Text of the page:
Then I had the baby and lost all ability to write about anything that didn't end well. Because I so earnestly wanted the baby to be safe and happy, I could only create fiction in a safe and happy world. Which was boring. And disastrous to the plot. Everyone felt fine, did nice things, and tried to blend in. Instead of writing vomit-related conflict, I wrote no conflict. Which may be therapeutic, but does not make a novel. I still wanted to write about motherhood, but had no ability to get beyond the level of "Motherhood is nice."
My second idea for tackling this material was to write about three sisters and a cul de sac. Babe, the oldest, was unmarried, a rover. Ronnie, the middle one, was married with two children. Kate, the youngest, was married and pregnant for the first time. They were mother, wife, girlfriend -- their characters illustrated the transition that I was trying to unpack, from single girl to mother. Ronnie had bought a house on the cul de sac when she was first married, and now Kate had bought the house next to her. There was one house left and they were trying to get Babe to settle down with her boyfriend and move into it. The novel was going to be called, brilliantly, Cul de Sac. I introduced some conflicts. Someone was sleeping with someone else's husband. I wrote quite a lot of this draft.
Then I got pregnant again. On purpose, even. Goodbye, brain.
My third idea, upon emerging from that second stupor, was that the three women would actually be one woman. My next idea was that the woman would be bald. Other ideas stacked with that one -- that she would have an astronaut husband (thanks Susannah), that she would already have one child (with autism), that her mother would be sick and dying. Everything came together from that point. I staggered, stalled, and sprinted, and when we left for France in summer of 2010, I was within a few thousand words of finishing. I had taken some days off of parenting, I had had help with the children, but mostly I had fought it out in spite of my job as a homeschooling mother -- stealing time between lessons, or usually at 1 am, with the children upstairs asleep.
When we reached Paris at the end of our month-long adventure, I was immediately inspired. I sat down and wrote a thousand words the first night. We were, after all, in Paris. I had read the relevant Hemingway. I had read in fact the guidebook that told me exactly where to go to follow the path that Hemingway took when he wheeled Joyce home in a wheelbarrow after a night out drinking. This is what I'd always had in my head -- a trip to Paris, a literary explosion, my hands on fire, my brain turned to molten ideas. My husband, beautifully compliant after a month of climbing Alps on his bicycle and following the Tour de France, agreed to take the children out in the city so I could work. And I did work. I worked with the floor-to-ceiling balcony windows open behind me on an antique table in a mirrored room. I worked with gritty coffee next to me, and then French wine, and then more coffee. I worked fueled by awesome cheese and some sort of internal engine. I worked so much that I was within one scene of the end of the book, and then I stopped.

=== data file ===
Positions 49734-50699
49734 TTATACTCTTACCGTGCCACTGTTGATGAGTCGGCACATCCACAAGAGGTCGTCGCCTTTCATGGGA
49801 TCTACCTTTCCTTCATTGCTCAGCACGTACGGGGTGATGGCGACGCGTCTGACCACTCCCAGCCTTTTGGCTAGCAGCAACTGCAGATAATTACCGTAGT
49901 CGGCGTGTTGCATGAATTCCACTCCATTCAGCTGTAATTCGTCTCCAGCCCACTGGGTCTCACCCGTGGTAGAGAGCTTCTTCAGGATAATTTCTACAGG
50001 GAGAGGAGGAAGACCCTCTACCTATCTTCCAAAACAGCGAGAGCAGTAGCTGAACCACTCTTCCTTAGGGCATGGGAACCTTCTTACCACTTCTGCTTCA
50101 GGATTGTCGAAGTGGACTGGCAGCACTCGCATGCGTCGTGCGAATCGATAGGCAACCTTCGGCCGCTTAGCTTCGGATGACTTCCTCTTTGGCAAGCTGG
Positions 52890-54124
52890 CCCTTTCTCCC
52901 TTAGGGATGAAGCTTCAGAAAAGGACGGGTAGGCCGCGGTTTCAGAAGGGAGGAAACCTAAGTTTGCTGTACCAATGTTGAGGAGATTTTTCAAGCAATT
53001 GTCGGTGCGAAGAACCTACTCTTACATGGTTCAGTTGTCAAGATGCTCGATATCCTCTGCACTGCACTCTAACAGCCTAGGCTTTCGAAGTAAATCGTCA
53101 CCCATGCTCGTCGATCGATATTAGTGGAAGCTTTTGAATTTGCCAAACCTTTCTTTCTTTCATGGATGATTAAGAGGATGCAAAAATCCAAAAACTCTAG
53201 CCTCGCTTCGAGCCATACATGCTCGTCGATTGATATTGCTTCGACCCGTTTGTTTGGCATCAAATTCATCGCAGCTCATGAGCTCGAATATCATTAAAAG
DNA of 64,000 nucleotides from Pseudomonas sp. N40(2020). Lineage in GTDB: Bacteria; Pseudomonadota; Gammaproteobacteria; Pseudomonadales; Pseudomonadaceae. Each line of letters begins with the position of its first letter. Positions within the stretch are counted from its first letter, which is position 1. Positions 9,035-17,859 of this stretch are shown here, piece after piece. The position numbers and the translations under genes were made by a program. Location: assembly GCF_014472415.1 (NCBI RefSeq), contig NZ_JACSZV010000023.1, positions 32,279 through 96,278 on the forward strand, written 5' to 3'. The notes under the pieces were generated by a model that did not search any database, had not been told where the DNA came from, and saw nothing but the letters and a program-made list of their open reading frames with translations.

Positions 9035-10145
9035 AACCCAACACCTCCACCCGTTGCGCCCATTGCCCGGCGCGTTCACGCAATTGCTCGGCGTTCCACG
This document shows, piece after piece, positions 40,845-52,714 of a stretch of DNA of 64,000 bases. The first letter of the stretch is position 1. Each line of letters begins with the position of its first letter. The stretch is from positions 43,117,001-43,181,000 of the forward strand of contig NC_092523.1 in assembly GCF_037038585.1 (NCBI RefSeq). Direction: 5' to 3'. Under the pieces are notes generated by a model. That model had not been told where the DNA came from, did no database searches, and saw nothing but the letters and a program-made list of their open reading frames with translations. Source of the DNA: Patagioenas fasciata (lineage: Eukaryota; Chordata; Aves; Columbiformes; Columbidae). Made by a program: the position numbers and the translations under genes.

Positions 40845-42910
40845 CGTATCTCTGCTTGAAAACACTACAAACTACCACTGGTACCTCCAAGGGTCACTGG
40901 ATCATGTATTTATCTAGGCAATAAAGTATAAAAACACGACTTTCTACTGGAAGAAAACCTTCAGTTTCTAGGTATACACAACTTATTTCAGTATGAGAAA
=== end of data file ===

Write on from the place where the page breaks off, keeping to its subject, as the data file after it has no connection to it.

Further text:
I had an idea. To finish my novel, I would go out into the proper neighborhood. I would walk from our swank apartment in the 8th arrondissement down to Pont Alma, Joyce's favorite bridge. There I would stand where he stood, dictating Finnegan's Wake, and I would think very important, excellent thoughts. Then I would take the Metro over to the Left Bank, and I would walk around down there, scuffing my shoes where Gertrude Stein walked, treading the path that Hemingway trod, and then I would wind up with my netbook at Les Deux Magots, where Fitzgerald and Joyce and the rest of them drank, and I would open the netbook and finish the novel, right there, in the midst of it.
It was a plan that did not happen. I could have done it. I was in the right place at the right time. My husband was going to take the children to a movie. However, when it came down to it, I had a breathtaking realization that this scenario would be all wrong. It would have been antithetical to the book I was writing to shed the trappings of my housewife life and try and inhabit some kind of imagined literary nirvana, deny the person I was in trying to emulate something that had nothing to do with me. I wrote my novel about becoming a mother, and I would write the ending as a mother would. It's the only thing that would work.
I did finish the novel in Paris. But I finished it at that dining room table, wearing my old brown shorts, with my hair twisted this way and that, my husband asleep in a room to the left, my children asleep in a room to the right, the window behind me open on the city -- not the city of Gertrude Stein, but the city I was living in right then. Kids, husband, reasonable sandals and all.